Three men sit in a small booth in a big diner on a busy corner in Brooklyn.
It’s noisy, because the diner has terrible acoustics, but busy, because the food is good and the prices are reasonable. But the diner is old, and although everything is working today, the decor and equipment is oddly stuck between “needing to be replaced” and “so old it’s cool and vintage.”
It still exists because the owner of the diner owns the whole building. The rent from the nine apartments in the three floors above meet the building’s overhead, and the owner isn’t a greedy man, and he’s been friends with the residents for decades.
Even now, the owner of the building, wearing a cook’s apron and glasses that need to be cleaned, joins the other three men at the booth. He smells like a twenty-four hour kitchen.
All of them are at least in their sixties, but look a lot older. They have the faces of the retired, people with little to do and less to look forward to (although each of them would argue that.)
The cook, Joseph, greets the others with a simple nod and says, “Boys.” He looks at their plates and takes mental notes about which meals were finished and which weren’t. “Ralph, what was wrong with the eggplant?”
Ralph shrugs. “It was undercooked. Still tasted like a vegetable, you know? And too much oregano.”
Joseph shakes his head. “I told the kid one tablespoon of chopped oregano..pretty sure he put in a cup. Undercooking it, though, that was me. I was rushing and lost track of time. Thought it was in longer than it was. Sorry about that.”
Ralph smiles. “No worries. I ate most of it. Was still good.”
Joseph looks at the others. “Mikey. Vince. I can’t even tell what you guys ate, you’re plates are so clean. Good for you.”
“Your burgers never disappoint, Joe.”
A young waitress brings over a plate and a glass of water places it before the owner. Tuna on toasted multigrain with plenty of lettuce above and below. “Here ya go, Joe,” she smiles.
Mikey watches her leave. “She’s cute. She’s new?”
“She’s my granddaughter, you idiot.”
Mikey raises his eyebrows. “Tom’s kid?”
Joseph talks between mouthfuls of sandwich. “You’re such a dope. That’s Rose Marie, Marie’s youngest.”
Vince puts down his coffee. “Marie’s youngest? I thought she was in, like 5th grade..”
“She was. Ten years ago. Now she’s in college and works part time here.”
Mike: “Joe, why do you put so much lettuce on that? It’s mostly lettuce with a side of tuna.”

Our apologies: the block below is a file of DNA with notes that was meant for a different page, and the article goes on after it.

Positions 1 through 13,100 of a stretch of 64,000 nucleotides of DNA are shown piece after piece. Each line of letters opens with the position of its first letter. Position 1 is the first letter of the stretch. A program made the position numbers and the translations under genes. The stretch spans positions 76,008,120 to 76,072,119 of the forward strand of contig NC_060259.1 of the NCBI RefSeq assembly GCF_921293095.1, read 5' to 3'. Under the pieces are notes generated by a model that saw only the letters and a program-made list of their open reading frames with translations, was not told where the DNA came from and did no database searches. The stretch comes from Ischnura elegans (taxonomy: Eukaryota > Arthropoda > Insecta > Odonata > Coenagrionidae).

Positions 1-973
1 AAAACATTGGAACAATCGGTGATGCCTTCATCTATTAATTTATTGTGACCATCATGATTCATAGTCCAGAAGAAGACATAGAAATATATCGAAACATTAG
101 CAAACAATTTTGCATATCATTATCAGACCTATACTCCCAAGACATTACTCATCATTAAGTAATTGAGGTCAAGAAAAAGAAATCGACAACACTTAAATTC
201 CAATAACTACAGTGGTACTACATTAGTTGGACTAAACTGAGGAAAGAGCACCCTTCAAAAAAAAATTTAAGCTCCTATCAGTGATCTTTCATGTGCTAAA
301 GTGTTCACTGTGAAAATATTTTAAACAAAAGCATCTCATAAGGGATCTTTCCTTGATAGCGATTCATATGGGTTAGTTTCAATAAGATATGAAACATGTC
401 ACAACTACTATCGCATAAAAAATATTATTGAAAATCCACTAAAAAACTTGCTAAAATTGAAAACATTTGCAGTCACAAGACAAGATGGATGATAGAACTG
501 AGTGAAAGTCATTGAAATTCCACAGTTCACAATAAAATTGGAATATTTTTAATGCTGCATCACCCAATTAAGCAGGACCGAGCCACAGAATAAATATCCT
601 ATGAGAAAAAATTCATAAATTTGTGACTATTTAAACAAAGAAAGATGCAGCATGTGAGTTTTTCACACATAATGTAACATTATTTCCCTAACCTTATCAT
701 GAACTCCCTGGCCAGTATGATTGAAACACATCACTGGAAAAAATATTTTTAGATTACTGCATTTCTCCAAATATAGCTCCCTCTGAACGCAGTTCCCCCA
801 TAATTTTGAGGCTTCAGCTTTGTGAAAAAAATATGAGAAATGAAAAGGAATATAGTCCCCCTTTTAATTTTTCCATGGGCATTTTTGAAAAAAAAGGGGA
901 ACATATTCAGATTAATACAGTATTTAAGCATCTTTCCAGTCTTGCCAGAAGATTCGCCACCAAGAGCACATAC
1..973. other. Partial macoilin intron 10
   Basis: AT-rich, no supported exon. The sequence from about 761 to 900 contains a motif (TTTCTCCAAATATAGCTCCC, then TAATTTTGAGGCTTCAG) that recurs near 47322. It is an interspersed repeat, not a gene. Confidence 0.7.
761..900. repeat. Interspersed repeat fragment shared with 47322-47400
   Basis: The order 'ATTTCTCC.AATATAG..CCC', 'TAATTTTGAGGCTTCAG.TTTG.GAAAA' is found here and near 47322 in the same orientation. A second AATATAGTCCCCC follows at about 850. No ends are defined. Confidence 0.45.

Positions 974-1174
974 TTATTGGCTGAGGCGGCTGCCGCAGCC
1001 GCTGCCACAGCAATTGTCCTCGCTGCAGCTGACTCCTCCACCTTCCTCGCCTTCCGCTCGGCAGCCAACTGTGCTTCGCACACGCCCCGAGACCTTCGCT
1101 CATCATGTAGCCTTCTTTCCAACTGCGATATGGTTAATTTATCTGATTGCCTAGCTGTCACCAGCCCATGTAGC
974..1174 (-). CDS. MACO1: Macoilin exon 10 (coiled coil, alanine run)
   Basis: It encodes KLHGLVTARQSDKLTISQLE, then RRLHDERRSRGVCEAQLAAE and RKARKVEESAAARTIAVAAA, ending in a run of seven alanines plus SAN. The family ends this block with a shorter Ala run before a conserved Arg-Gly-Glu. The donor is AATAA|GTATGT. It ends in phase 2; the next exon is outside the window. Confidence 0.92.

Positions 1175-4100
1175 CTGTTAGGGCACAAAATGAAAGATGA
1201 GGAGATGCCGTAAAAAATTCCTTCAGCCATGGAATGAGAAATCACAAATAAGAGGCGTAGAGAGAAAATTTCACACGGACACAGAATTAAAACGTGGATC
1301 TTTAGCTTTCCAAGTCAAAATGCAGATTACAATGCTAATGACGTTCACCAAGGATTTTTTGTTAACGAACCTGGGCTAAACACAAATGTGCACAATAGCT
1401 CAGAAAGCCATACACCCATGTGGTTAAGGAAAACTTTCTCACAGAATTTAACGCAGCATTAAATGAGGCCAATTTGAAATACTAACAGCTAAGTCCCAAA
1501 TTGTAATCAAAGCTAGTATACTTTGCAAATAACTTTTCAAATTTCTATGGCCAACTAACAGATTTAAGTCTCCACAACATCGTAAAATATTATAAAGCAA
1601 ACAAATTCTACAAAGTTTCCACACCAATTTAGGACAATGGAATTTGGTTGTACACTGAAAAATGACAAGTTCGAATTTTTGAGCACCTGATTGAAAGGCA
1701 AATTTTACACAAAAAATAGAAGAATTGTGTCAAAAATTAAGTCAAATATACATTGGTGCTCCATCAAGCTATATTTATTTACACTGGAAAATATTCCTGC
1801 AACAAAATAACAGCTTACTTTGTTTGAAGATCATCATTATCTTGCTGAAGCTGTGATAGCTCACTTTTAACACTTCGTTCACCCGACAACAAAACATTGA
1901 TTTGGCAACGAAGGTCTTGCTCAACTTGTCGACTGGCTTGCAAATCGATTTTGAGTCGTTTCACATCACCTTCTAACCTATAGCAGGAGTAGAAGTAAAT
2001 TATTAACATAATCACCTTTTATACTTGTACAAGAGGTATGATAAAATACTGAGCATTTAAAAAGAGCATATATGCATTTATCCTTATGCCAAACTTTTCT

“Shows how much you know,” Joseph says. “Lettuce between the tuna and the bread keeps the bread from turning mushy. Besides, I like it with lettuce.”
“Yeah, but that’s too much..”
“Too much for you, maybe. Not too much for the morning crowd that buys my lunch packs. I always get compliments about how the bread is still..you know..bread. Not mushy.”
Mike nodded, getting it. He looked at the others, who were just looking around.
Mike, never afraid to say what’s on his mind: “Joe, we were wondering if there was something you needed to tell us.”
Joseph keeps chewing, nods his head. Puts down the sandwich and drinks a little water. “You saw the ‘For Sale’ sign in the window.”
“Yeah, we saw the sign. Kind of hard to miss. It’s the size of a billboard.” Vince looked hurt. Now that Mike broke the ice, the others were paying attention.
Ralph says, “First of all, why didn’t you tell us you were even thinking of it? You just woke up and said, ‘Hey, ya know what? I’m gonna sell the diner.'”
“I’m not just selling the diner. The whole building.”
Ralph and Vince freeze. Mike says, “What the f-”
Joseph raises his hand. “Easy, Mikey. I’m not kicking you guys out. The contract will make sure your apartments will still be at the rent your paying for 10 years or you die off, whatever comes first.”
“What am I gonna do ten years from now?” asks Vince.
Joseph looks up. “You should be so lucky. I hope that’s a concern for you 10 years from now.”
Ralph, struggling to be the voice of reason. “All right, everyone relax. Joe, what brought this on? Why now?”
Joseph laughed. “Why now? I’m 68. I’ve been living here all my life. I’ve been running this diner for 40 years. Why now?” He took a sip of water. “I’ve outlived my wife. My kids live too far to visit, and when they do, they can’t stand Brooklyn. When you live on 20 acres with trees and big night skies and a river, it’s kind of hard to sleep on Flatbush Ave.”
Mike says, “I couldn’t sleep in a place like that. Too quiet. All those trees..it’s just creepy.”
“Says the old guy eyeing the 20 year old,” Joseph says.
“What? She looks older.”
“Joe,” says Vince, “Where are you gonna go? Kansas?”
Joseph nods. “At first I’m going to move in with Jon and Lucy, in Jersey. They have plenty of room, Lucy is away a lot, Jon says he’d love to have me. But I’ll probably buy a place near the Kansas spaceport. Marie lives there, and I’ll be able to hop up to the moon a few times a year to see Tom.”
The diner was starting to quiet down as the lunch crowd thinned. No one spoke and Joseph finished his sandwich.
Then Vince says, “I was thinking of moving, too.”
Mike: “What?! You, too?” He immediately looks at Joseph. “Did you know?” Mike looks back at Vince. “I thought you were worried about 10 years from now.”
Vince says, “I am. But my daughter keeps asking when I’m going to move out of the city. Live a little closer. She keeps saying ‘Dad, you know your grandkids aren’t getting any younger.'” Vince shrugs a little. “Maybe nows a good time.”
Joseph takes off his glasses and cleans them carefully. The group is silent, holding fast to something they can see and feel slipping away.